Ask any whitewater paddle boarder what they dream about and they'll likely tell you: big runoff and high water, swollen rivers with deep lines, fast wave trains that make your heart race.
Now, ask any whitewater paddle boarder what their nightmares are, and they'll probably tell you: shallow lines, an abundance of rocks, water moving slowly.
Like most things, paddleboarding doesn't need to be categorized into two ends of a spectrum. SUPing doesn't always need to be like a dream or like a nightmare. Often, it falls somewhere in the middle. This nuance can be determined by not only your mindset but by your gear setup as well.
In whitewater SUPing, maneuverability is key. Since the water level may be down to inches, you should aim for a short and nimble board. As a 5’10” 180lb man, I exclusively use my Atcha 9’6” for max stability during runoff. When low water comes around, you’ll see me going back and forth between that and my Atcha 8’6".
The Atcha 86 is a smaller board that packs a big punch. At 34" wide and 8 and a half feet long, this SUP is small enough to fit into the tightest of lines. This narrowness important during low-flows because you'll need to go where the water goes (of course, avoiding strainers and sieves). You'll notice a difference in stability between an Atcha 96 and an Atcha 86, but a wave is less likely to knock you off a board in low water than in high water. It's all relative.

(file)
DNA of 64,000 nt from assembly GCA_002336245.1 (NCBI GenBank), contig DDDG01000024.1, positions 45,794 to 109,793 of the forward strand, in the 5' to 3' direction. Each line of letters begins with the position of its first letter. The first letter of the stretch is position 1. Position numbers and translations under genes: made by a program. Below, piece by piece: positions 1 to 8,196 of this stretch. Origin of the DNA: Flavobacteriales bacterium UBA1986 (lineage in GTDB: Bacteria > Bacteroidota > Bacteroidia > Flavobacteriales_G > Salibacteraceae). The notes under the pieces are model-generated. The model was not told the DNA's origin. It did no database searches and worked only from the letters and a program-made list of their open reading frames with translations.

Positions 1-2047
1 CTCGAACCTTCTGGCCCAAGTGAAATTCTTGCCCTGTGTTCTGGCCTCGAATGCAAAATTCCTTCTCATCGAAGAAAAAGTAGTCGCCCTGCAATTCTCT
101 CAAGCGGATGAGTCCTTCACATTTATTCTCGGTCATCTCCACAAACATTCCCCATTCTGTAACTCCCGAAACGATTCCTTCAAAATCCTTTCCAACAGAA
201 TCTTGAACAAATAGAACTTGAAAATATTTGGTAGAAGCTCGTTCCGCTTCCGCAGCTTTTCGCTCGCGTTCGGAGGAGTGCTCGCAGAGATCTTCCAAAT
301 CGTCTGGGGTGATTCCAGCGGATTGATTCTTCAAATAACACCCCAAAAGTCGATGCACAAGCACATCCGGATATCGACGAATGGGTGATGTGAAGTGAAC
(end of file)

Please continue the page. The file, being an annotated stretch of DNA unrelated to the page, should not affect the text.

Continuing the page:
The next thing to consider is your fin set up because when the water is shallow, you're gonna hit rocks. The StompBox is a game-changer in this arena. I paired it with the orange low-pro click fins, which in my opinion are a must in low water scenarios. I run these more than any other fins in my quiver.
Because you'll need to maneuver across the river to follow the best flows (safely), turning is key. With the surface area of the low pro fins stretched out lengthwise, you'll get some serious benefits – like the ability to track and enough bite to engage a turn.
As far as your paddle is concerned, you will test the durability of it during low flows. This is when my Grafik River Carbon pulls double duty. The 10ply blade lets me brace off the bottom as well as directly on rocks. Many times I have found myself with no water on one or the other side and decided that the closest grabbable feature like a rock, branch, or sand is fair game to keep me moving.